Society has reached a stage in which it is impossible for people not to be connected to their devices all the time. Staying in touch has apparently become a social norm due to constant social media updates, imessaging, regular texting, especially for millennials. Maintaining relationships is easier as well with the help of technology such as Skype, Facetime, Google Handouts etc.
In terms of business, technology connectedness has helped people from around the world form companies and makes transactions around the clock. We are walking with powerful “PC’s” in our pockets, almost oblivious about the capabilities we have at our disposal. Large databases are now online through the cloud and that means wherever there is internet, you could access a huge amount of information. News nowadays are being broadcasted on social media as well, while television is slowly losing its credibility and fanbase. All these examples and much more lead to hyperconnectivity. This term not only encompasses the multitude of communication channels and interactions, but it also reveals the impact on a personal and organisational behaviour level.
This has helped create new opportunities and ways of working for companies; regular working hours and locations are now a thing of the past. In the 21st century, everything is digital so it’s absolutely imperative that organisations stay as connected to technology as possible, because every day new techniques and tools are being released in order to improve everything from productivity to employee engagement. HR plays an important role here. Learning about these tools and implement them as naturally and effectively as possible so that they create an advantage for the company.
Although the benefits of hyperconnectivity are more than obvious, HR directors and managers must be able to make employees cope better and better with the new levels of stress and pressure due to this “always on” environment. The best solution for this is the simplest solution, an Occam’s razor really: the real human contact. That is why large corporations always organise team activities and social events, in order to encourage face-to-face human interaction. Although very useful, these types of events fail to create a bond between co-workers from departments which are not directly linked together.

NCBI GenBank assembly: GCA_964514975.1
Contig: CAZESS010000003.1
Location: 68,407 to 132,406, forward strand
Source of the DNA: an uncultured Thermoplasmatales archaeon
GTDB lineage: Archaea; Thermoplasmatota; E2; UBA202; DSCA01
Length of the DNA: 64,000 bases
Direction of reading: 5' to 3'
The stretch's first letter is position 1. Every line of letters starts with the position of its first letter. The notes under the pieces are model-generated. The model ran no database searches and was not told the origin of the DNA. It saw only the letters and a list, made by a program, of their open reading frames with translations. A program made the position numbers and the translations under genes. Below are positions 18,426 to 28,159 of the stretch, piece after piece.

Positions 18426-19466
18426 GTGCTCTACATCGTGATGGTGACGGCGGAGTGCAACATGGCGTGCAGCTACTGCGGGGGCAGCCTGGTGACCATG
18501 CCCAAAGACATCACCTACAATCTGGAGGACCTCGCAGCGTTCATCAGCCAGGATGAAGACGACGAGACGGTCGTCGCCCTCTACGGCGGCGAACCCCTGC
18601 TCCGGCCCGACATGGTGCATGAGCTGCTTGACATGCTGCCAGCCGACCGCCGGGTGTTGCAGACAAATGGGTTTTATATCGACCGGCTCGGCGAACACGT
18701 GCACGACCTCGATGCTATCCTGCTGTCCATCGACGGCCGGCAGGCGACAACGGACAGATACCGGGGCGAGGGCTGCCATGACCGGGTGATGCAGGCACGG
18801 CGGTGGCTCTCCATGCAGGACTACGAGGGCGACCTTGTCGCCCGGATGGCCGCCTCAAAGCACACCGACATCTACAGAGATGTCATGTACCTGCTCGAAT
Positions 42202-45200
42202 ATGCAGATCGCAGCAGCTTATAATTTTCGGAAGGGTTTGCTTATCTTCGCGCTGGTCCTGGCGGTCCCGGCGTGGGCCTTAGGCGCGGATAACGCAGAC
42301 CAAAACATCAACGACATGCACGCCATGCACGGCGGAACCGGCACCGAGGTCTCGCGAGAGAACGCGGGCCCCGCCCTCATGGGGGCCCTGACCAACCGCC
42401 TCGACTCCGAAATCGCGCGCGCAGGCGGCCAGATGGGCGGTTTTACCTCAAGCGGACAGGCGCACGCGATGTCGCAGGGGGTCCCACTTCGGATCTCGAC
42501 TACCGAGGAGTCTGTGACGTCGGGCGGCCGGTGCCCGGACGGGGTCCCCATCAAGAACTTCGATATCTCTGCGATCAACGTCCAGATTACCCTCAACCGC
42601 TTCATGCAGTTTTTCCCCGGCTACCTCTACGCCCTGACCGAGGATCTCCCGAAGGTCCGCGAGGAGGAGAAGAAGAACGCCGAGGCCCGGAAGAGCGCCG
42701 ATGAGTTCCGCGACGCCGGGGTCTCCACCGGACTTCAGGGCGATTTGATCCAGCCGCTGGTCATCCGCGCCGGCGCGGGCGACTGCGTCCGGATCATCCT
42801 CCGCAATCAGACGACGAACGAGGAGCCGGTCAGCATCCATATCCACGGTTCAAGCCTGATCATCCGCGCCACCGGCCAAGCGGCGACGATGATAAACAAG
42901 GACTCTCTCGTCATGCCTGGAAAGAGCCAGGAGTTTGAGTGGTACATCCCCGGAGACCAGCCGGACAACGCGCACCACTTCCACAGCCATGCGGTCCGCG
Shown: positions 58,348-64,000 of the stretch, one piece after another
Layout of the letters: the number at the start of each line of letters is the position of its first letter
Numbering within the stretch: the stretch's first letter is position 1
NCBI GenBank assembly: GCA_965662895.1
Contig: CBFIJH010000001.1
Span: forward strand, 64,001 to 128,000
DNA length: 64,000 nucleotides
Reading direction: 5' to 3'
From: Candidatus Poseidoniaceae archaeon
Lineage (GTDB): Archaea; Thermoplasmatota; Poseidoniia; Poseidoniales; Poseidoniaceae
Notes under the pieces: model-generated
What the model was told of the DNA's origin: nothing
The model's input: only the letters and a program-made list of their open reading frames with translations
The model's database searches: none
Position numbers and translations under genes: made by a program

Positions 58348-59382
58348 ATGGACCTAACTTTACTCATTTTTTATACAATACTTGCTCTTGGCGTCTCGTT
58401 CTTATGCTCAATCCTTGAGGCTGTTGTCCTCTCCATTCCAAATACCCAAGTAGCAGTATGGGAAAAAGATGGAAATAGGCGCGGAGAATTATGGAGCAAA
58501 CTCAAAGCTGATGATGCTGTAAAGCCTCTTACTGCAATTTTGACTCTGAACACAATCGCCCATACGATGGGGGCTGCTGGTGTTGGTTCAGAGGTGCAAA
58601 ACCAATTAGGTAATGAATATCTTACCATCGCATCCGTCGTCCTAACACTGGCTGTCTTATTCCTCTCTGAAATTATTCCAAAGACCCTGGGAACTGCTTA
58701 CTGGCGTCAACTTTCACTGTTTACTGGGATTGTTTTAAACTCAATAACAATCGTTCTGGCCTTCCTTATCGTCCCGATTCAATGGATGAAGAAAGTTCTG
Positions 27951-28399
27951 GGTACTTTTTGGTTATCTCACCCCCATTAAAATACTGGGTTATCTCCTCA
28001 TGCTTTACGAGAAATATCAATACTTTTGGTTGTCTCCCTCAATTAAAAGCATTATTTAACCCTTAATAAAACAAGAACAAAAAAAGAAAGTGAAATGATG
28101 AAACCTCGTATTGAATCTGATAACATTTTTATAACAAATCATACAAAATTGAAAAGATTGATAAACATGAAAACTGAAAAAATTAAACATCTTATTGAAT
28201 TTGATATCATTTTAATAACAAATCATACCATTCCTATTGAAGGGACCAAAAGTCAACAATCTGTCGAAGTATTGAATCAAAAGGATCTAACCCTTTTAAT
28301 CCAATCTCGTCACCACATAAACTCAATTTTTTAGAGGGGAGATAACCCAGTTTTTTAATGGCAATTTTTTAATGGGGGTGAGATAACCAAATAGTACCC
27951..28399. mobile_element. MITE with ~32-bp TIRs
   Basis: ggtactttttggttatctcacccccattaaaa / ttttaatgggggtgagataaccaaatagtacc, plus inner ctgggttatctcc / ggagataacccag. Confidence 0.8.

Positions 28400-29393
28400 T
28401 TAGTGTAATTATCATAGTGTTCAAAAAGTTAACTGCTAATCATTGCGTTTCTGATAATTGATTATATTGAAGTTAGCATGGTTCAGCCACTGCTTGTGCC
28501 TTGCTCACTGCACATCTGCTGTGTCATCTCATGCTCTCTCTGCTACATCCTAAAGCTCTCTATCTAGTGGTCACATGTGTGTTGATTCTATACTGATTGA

Hyperconnectivity also disrupted the usual flow of a company’s life-span. If back in the 1920s, an organisation had on average 67 years “to live”, nowadays they are around for about 15. The social media industry is the perfect example: first there was Bebo which paved the way for MySpace which was ultimately dethroned by Facebook.
This type of business environment can allow businesses to grow fast and easily find customers, but at the same time, their competitors have access to the same information and ideas, which can prove to be tough to deal with.
It is pretty clear by now that hyperconnectivity is bringing both positives and negatives. Companies can go from rapid development and great productivity to people struggling to understand all these changes and not misuse the information they have acquired. As mentioned above, hyperconnectivity is not only changing the way us people communicate and interact, but also has a continuous involvement in our personal and professional lives. Furthermore, hyperconnectivity has a strong impact on various industries, research foundations, academic organisations, neo-urbanisation, education and healthcare, so it is our duty to understand and make the best out of it.
Finding the right talent, the best fit for the job and your organisation, can be a very challenging task. It requires deep knowledge of your own organisation’s culture and keen understanding of the candidate’s personality, strengths, interests, work style and other characteristics. Our technology and solutions will do the work for you, helping you find employees who can flourish and reach the highest performance required to constantly bring your company forward.
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